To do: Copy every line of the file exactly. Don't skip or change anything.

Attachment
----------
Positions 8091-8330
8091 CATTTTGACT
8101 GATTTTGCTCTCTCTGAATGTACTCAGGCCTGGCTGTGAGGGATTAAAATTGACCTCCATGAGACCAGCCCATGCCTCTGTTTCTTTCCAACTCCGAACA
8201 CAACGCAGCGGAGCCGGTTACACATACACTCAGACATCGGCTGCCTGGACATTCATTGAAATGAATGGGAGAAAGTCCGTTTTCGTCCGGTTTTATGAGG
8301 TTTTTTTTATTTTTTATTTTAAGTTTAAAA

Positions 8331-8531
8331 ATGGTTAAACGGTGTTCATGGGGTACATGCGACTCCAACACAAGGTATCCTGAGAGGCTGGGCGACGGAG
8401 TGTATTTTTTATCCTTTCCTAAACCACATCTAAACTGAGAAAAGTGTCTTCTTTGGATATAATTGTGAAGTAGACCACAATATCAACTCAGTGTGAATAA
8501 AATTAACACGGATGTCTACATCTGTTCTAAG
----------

Positions 8091-8330
8091 CATTTTGACT
8101 GATTTTGCTCTCTCTGAATGTACTCAGGCCTGGCTGTGAGGGATTAAAATTGACCTCCATGAGACCAGCCCATGCCTCTGTTTCTTTCCAACTCCGAACA
8201 CAACGCAGCGGAGCCGGTTACACATACACTCAGACATCGGCTGCCTGGACATTCATTGAAATGAATGGGAGAAAGTCCGTTTTCGTCCGGTTTTATGAGG
8301 TTTTTTTTATTTTTTATTTTAAGTTTAAAA

Positions 8331-8531
8331 ATGGTTAAACGGTGTTCATGGGGTACATGCGACTCCAACACAAGGTATCCTGAGAGGCTGGGCGACGGAG
8401 TGTATTTTTTATCCTTTCCTAAACCACATCTAAACTGAGAAAAGTGTCTTCTTTGGATATAATTGTGAAGTAGACCACAATATCAACTCAGTGTGAATAA
8501 AATTAACACGGATGTCTACATCTGTTCTAAG